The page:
Irish vet denied Australian visa after failing English test

  • 09/08/2017
Irish vet Louise Kennedy was denied a skilled immigrant visa into Australia.
Irish vet Louise Kennedy was denied a skilled immigrant visa into Australia. Photo credit: AAP

An Irish veterinary physician has been refused a skilled migrant visa to Australia after failing the English oral test, despite English being her first language and holding multiple degrees.

Dr Louise Kennedy, a pregnant mother married to an Australian, has been working on the Sunshine Coast as an equine veterinarian for two years.

There is currently a shortage of equine vets, particularly in Queensland, so much so that it is on the country's skilled occupation list.

Despite this, Dr Kennedy says she did not gain enough points in the English oral test to obtain her visa.

"It was such a shock... it's the only exam I've ever gone into not being nervous about," she told SBS World News.

"It's taken about two-and-a-half years to get to this point because as a vet you've also got to prove your skills as a vet, so I've done all of that  that takes about two years  and then to not get it from English is just so frustrating."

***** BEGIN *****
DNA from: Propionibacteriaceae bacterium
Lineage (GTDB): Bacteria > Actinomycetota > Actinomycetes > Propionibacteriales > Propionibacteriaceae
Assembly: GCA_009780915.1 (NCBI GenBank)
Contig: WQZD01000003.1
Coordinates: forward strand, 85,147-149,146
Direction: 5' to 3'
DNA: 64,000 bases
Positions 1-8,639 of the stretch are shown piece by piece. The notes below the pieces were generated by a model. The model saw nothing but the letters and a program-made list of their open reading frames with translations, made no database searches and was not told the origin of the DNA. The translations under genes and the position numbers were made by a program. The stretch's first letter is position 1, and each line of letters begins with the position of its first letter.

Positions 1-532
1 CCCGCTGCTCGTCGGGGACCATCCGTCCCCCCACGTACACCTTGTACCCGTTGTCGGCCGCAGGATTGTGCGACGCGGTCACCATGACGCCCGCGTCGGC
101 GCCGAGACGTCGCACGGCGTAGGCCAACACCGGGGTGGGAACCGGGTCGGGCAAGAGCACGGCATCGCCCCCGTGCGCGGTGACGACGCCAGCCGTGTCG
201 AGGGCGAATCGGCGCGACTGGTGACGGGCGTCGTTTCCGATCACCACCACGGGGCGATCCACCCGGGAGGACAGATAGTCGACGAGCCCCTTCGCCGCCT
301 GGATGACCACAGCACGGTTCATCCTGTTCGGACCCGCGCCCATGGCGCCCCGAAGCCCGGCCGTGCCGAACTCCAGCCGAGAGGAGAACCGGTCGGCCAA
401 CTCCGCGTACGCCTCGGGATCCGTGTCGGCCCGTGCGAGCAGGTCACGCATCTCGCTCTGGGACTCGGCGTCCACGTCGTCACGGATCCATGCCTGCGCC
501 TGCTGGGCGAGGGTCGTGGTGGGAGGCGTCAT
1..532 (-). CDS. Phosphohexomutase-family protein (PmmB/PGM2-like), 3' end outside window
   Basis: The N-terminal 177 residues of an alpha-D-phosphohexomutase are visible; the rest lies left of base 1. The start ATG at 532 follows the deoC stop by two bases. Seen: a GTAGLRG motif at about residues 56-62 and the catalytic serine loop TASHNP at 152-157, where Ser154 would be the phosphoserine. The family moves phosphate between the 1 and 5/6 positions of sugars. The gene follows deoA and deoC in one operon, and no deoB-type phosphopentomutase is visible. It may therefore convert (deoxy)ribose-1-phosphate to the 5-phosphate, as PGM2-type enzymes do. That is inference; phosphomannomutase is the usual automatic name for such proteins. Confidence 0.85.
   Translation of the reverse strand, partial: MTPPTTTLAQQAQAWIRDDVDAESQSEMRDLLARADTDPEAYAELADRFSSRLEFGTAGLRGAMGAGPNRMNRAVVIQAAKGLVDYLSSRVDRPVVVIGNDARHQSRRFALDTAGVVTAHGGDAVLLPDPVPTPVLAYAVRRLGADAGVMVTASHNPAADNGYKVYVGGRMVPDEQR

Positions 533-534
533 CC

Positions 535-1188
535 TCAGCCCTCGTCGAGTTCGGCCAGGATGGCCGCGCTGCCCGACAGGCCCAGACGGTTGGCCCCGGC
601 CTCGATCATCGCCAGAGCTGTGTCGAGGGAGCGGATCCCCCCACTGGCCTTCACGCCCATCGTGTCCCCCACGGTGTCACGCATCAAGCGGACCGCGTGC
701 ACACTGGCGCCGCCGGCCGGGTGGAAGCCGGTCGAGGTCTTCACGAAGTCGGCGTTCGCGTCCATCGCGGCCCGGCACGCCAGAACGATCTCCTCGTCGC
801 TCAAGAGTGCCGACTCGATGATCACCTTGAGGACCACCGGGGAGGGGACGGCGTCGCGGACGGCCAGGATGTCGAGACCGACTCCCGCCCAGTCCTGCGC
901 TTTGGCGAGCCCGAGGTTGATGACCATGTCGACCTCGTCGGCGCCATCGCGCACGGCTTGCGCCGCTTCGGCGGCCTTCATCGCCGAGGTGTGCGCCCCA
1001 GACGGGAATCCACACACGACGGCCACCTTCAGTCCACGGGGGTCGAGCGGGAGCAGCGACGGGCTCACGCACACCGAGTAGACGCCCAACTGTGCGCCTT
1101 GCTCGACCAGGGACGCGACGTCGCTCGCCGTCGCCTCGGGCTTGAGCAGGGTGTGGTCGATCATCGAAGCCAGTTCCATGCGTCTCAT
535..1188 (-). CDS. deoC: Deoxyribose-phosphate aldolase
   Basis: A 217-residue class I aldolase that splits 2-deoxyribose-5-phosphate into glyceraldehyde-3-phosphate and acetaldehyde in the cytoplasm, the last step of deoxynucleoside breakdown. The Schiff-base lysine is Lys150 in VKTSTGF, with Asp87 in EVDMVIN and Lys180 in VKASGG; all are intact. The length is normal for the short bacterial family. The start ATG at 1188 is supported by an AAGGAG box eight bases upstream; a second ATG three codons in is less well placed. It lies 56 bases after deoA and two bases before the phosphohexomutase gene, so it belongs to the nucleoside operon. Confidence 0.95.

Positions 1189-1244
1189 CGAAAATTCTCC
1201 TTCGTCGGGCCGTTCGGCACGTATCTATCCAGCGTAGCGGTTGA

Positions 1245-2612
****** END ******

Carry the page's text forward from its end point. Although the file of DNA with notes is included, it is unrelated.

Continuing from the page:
Dr Kennedy took the computer-based Pearson Test of English Academic (PTE Academic), which was approved by the Australian Government's Department of Immigration and Border Protection in 2014, and uses voice recognition technology.

The company told her she could re-sit the test when an available appointment opens up in five weeks, but by then her current visa may expire, so instead she's applying for a spousal visa.

"We're due a baby in 12 weeks so at least I'll be able to stay here with my husband and baby."

The head of Pearson in the Asia Pacific, Sasha Hampson, said the company will not comment on individual cases, but insists the technology they use is of a high quality.

"Comparing data published by some of the other major English tests recognised by government bodies and higher education institutions, PTE Academic has the highest reliability estimates for both the overall score and the communicative skills scores based on the SEM of all the major academic English tests."

A spokesperson for the Department of Immigration and Border Protection told SBS World News it "is not involved in the administration or operation of the English language tests".